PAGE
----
So, anyway, there we were in Austin, strolling up and down Congress Avenue, watching from Lady Bird Lake (aka the Guadalupe River) as the bats emerged at dusk from underneath the famed Congress Avenue bridge,  checking out the sights on Sixth Street as well Guadalupe Avenue, and visiting the historic Elisabet Ney museum in the old Hyde Park district. Of course, we made it to the capital building, but that was a site I’d already visited during my previous visits, so it wasn’t a must-see, necessarily. We also spent an afternoon poking around on the University of Texas campus. We’d managed a little time there when I made the trip for the Phi Theta Kappa event because the ceremony was held on the premises. Easy enough. One highlight was spending a few minutes with the magnificent statue of the one and only Barbara Jordan. Anyway, I don’t consider myself an especially morbid person, but curiosity got the best of me, and we made a beeline to the infamous UT tower, the site of the blood curdling 1966 sniper attack that more or less ushered in the era of modern domestic terrorism, that is, if you don’t count the JFK assassination in downtown Dallas.


The original 1-sheet for Nadine, similar to the art work for 1983’s A Christmas Story, appears to be inspired by Norman Rockwell’s classic cover art for an issue of the old Saturday Evening Post. Alas, the DVD artwork is much more generic. Also, the DVD boasts no extra features.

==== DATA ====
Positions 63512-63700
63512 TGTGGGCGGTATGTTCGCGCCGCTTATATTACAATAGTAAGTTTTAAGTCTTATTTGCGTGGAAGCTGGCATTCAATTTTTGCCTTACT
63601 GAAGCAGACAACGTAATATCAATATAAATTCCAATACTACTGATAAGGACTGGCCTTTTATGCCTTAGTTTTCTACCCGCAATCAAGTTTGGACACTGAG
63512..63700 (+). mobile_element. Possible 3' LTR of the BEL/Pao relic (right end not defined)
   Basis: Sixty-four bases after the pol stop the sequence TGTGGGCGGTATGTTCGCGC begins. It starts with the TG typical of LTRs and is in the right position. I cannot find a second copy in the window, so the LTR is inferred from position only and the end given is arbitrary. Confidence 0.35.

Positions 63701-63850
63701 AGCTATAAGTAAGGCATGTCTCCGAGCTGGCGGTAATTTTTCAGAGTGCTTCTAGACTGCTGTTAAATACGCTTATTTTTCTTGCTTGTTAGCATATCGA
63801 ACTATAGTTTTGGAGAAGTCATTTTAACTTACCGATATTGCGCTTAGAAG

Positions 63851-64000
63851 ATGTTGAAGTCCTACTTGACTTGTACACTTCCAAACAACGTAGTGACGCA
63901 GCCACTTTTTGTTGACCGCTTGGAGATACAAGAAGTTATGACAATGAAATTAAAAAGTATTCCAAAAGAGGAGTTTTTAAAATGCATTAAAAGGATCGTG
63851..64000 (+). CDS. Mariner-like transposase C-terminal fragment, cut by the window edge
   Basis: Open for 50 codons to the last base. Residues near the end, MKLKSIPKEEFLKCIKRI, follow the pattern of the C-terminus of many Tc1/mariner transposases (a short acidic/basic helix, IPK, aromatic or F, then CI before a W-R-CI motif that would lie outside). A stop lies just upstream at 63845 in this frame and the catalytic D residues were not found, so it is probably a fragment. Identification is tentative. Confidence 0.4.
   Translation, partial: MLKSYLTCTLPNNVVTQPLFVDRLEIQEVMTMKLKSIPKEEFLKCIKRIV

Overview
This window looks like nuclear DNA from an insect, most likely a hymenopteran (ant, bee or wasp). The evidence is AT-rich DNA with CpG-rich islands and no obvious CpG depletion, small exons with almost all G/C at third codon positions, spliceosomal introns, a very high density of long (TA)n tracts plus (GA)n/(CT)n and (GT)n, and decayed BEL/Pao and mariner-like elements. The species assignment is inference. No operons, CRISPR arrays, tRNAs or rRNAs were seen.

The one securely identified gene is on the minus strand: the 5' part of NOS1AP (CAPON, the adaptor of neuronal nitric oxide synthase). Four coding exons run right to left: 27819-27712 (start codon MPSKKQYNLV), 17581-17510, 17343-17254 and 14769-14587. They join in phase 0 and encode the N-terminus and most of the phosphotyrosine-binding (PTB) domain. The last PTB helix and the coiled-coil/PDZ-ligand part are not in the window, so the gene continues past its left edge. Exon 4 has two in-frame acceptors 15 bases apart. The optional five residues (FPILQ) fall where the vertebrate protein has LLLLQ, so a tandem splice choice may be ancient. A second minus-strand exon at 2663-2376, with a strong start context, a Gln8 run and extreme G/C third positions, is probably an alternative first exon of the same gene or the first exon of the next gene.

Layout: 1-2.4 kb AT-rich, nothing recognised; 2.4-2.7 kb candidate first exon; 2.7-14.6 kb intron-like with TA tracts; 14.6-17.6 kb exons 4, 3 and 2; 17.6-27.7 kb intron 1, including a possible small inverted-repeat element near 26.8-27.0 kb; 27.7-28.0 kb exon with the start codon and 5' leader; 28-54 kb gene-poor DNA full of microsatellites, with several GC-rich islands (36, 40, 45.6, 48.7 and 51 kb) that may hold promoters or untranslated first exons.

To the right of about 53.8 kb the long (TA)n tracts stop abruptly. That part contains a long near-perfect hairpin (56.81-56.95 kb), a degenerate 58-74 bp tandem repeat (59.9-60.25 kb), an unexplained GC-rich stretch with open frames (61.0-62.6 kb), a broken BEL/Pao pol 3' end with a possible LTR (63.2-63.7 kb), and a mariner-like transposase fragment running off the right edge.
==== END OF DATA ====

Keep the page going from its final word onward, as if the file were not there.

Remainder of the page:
While we were in Austin, we stopped at a used DVD outlet that had a whole Texana section,  focusing specifically on locally filmed features, but the store didn’t stock one of my favorite titles, 1987’s Nadine, from Oscar winning writer-director Robert Benton, starring Kim Basinger and Jeff Bridges. Born and raised in Waxahachie and schooled at UT before he headed to Columbia University, the director’s most famous works carry traces of his Texas roots, first with his Oscar-nominated screenplay for 1967’s sensational Bonnie & Clyde, and then again with 1984’s nostalgic and inspirational Places in the Heart, filmed in Waxahachie (Benton’s birthplace), for which he won the Academy’s Best Original Screenplay Oscar–to go along with the pair of Oscars he’d already earned for 1979’s smash adaptation of Kramer vs. Kramer. The more I thought about Benton and Nadine, actually shot on location in Austin,  the more I wondered whether Benton had a far darker sense of humor than even the strangely, sometimes inappropriately, humorous Bonnie & Clyde hinted. See, the two main characters in Benton’s 1987 offering are Nadine and Vernon Hightower. Hightower, get it? As in a sniper high in a tower…in Austin, really?  How did this curious lapse get past Benton and the entirety of the Tri-Star marketing team? What were they thinking, or were they? How much trouble could it have been to change the last name to something banal like Johnson, Connolly, or Briscoe?